American Heart Association advocates for e-cigarette regulation


Courtesy of Associated Press

By Assistant Sports & Health Editor

The American Heart Association released its first policy on e-cigarettes Aug. 24, stating that e-cigarettes threaten to “addict the next generation of smokers.” The AHA said it based its position on the limited scientific research available.

The AHA recently called for further studies and regulation of e-cigarettes, an issue that many e-cigarette companies have faced as organizations like the World Health Organization pressure the Food and Drug Administration to impose regulations. The AHA is the latest major organization to join that list. 

The FDA does not currently regulate e-cigarettes, and scientific research has struggled to keep up with the growth of the e-cigarette industry. Since the first models of e-cigarettes were sold in 2003, the market for them has increased at a rapid pace. According to the AHA, there are currently 465 brands and 7,760 flavors of e-cigarettes available both online and in stores. The AHA’s policy statement projects that by 2017, e-cigarettes are expected to earn nearly $10 billion and could potentially surpass sales for conventional cigarettes. E-cigarette sales currently total about $2 billion, according to the AHA.

Julie Woessner, president of the Consumer Advocates for Smoke-Free Alternatives Association, said that regulation of e-cigarettes could severely damage the market and those financial projections.

“The paperwork alone [for regulation] is going to knock out the vast majority of the products on the market,” Woessner said. “As consumers, we believe diversity in the marketplace is critical.”

E-cigarettes that contain nicotine are considered tobacco products, and the AHA wants to see them regulated so consumers have a better understanding of what is in them. Furthermore, if regulated, e-cigarettes would be limited in the same ways as other tobacco products are in terms of online sales and advertising. E-cigarettes are currently allowed to advertise on television, the radio, print media and online. Conventional cigarettes have not been allowed to produce broadcast ads since 1971. 

Cynthia Hallett, executive director of Americans for Nonsmokers’ Rights, said the regulation battle for e-cigarettes is very similar to the battle conventional cigarettes once faced.

“It’s a serious case of deja- vu,” Hallett said. “In terms of public outcry and outrage, it’s almost the same.”

Perhaps the biggest concern the AHA’s policy statement cites is that e-cigarettes are marketed toward young people. The liquid nicotine used by many e-cigarette companies comes in appealing flavors such as bubble gum and chocolate. Many of the companies also use very colorful packaging. However, Woessner said there is simply no truth to the notion that those flavors are used to entice young people.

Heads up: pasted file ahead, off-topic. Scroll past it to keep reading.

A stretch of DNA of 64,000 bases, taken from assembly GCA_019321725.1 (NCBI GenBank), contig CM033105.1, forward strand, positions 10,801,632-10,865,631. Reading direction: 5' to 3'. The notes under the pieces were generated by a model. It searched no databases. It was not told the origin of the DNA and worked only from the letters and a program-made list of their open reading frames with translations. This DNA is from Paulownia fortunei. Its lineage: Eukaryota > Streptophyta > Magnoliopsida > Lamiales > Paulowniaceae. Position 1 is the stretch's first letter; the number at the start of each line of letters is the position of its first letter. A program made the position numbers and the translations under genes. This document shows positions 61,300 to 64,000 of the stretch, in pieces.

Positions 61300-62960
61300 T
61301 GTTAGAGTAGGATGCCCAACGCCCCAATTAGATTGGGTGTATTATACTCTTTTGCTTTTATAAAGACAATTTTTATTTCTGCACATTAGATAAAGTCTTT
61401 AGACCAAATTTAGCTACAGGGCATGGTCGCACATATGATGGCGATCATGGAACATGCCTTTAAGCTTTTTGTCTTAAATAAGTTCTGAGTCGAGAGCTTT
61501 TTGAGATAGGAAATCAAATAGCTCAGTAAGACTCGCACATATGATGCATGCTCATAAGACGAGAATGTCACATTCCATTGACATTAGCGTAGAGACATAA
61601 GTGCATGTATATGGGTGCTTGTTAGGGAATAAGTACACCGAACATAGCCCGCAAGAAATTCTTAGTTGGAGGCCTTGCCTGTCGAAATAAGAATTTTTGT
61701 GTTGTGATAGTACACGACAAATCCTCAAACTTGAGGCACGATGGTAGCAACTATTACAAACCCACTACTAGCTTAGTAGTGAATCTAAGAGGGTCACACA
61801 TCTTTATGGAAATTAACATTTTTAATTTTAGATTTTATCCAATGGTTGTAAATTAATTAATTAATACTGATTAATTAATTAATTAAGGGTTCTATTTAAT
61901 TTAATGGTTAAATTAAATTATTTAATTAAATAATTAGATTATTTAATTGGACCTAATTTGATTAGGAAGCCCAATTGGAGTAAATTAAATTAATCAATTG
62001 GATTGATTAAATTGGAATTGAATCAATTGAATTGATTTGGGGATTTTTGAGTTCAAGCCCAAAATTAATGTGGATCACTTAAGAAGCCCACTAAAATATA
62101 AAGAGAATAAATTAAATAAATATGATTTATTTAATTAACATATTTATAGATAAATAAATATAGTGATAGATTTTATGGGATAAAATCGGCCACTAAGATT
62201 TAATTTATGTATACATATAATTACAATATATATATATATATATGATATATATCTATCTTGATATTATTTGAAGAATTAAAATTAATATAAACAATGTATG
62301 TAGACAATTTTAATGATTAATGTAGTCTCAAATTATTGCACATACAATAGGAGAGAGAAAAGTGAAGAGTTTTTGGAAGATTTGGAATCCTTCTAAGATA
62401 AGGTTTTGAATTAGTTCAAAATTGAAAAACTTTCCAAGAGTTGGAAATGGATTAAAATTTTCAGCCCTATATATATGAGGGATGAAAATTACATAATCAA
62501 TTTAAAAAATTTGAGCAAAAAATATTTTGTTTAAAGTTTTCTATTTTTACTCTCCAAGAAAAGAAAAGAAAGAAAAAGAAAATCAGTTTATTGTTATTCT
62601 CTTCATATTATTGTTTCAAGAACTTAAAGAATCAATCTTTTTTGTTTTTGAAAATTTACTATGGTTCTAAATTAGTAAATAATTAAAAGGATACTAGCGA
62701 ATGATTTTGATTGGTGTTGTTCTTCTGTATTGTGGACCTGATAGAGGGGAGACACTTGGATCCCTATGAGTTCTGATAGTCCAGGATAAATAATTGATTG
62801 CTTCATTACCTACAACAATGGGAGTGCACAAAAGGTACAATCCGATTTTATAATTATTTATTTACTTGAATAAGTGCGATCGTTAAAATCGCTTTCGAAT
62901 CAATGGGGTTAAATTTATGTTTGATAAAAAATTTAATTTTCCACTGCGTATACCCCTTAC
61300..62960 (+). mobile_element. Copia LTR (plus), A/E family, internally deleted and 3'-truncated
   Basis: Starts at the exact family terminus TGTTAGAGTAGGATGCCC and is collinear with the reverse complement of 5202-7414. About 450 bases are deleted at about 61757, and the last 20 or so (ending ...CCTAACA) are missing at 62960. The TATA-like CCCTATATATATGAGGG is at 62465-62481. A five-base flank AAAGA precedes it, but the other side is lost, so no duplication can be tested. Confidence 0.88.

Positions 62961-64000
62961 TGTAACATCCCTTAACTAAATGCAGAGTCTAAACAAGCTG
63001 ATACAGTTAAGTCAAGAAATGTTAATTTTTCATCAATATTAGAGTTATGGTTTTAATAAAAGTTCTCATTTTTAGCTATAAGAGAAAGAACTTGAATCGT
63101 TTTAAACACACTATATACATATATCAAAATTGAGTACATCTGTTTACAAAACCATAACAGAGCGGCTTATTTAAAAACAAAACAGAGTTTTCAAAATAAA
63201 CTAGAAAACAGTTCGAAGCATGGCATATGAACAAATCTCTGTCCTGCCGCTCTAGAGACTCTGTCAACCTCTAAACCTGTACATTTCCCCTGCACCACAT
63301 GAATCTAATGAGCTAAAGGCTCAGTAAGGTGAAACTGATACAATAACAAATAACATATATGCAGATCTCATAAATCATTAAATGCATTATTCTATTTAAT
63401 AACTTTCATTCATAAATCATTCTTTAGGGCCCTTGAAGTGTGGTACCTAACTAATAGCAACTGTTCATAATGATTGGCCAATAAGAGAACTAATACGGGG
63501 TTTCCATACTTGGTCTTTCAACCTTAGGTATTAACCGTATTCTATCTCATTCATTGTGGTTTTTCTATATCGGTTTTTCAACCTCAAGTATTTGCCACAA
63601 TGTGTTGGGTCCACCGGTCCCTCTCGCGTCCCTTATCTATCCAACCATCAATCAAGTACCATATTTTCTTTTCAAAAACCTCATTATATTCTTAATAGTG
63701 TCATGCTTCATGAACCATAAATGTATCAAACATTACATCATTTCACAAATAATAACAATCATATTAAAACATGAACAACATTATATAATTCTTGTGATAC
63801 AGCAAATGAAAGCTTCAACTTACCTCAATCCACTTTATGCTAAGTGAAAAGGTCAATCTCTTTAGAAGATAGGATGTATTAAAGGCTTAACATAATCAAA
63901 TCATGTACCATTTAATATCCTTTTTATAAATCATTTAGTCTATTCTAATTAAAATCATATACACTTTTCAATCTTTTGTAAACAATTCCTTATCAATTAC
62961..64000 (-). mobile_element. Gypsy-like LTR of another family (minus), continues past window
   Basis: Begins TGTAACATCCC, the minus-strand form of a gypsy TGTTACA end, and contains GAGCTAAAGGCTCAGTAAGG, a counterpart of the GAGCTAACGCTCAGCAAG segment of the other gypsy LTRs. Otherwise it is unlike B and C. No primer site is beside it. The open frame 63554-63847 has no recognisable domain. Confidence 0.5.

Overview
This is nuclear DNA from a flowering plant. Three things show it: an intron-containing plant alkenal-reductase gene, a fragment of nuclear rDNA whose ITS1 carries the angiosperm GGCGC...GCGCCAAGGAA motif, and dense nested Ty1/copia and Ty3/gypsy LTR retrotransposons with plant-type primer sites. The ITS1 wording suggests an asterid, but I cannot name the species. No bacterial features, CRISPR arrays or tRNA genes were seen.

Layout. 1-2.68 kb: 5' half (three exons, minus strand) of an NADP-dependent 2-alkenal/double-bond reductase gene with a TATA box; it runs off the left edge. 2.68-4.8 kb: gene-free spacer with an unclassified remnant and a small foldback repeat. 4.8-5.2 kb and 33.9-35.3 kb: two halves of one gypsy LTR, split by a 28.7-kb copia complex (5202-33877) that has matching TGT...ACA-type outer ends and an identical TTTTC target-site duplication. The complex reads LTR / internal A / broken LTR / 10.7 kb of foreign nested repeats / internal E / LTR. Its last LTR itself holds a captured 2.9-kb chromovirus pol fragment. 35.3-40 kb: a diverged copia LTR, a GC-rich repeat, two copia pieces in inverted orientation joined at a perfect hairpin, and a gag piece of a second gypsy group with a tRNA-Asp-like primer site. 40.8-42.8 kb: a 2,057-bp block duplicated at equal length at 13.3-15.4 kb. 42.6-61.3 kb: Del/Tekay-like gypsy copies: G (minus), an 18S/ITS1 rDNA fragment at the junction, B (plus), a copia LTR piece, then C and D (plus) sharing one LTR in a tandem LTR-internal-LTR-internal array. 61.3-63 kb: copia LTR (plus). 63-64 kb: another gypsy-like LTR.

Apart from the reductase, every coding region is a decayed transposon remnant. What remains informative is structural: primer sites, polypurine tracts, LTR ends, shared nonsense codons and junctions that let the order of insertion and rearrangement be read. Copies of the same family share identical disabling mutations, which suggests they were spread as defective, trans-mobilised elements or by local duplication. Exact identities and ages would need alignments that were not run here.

“They are making it up,” Woessner said. “I am 51 years old—you can write that down—and as we speak, I am vaping bubble gum e-liquid. Adults do like flavors.”

The AHA’s policy statement refers to a survey conducted on students grades 6–12 that found that 1.78 million high school and middle school students in the U.S. had tried e-cigarettes by 2012 and 76.3 percent of e-cigarette users said they also smoked conventional cigarettes. Woessner said that the survey results do not have much truth behind them.

“[Those] numbers are meaningless,” Woessner said. “E-cigarettes are not a gateway for cigarette use. There is no credible evidence to support that.”

In April, the FDA proposed banning the sale of e-cigarettes to anyone under the age of 18, subjecting the industry to regulation for the first time. While Woessner may be opposed to this degree of e-cigarette regulation, she said she is in favor of banning the use of e-cigarettes for underage smokers and cannot understand why it has not happened already.

“Ban the sale [of e-cigarettes] to minors and impose draconian punishments for people who sell to minors,” Woessner said.

Julia Kersey, communications director for the AHA’s Chicago division, said the regulation process has already begun.

“Regulation has already happened to some degree at the state and local level,” Kersey said. “As states and localities attempt to address youth marketing, access, taxation and smoke-free air laws, the FDA determines how it will regulate these products.” 

However, the e-cigarette companies are fighting regulation to maintain the freedom to market and sell their products as they see fit, according to Kersey.

“We have seen tremendous push-back from the [e-cigarette] industry at a federal level,” Kersey said. “The industry wants more leeway to manufacture, innovate and market its products without significant regulation and oversight.”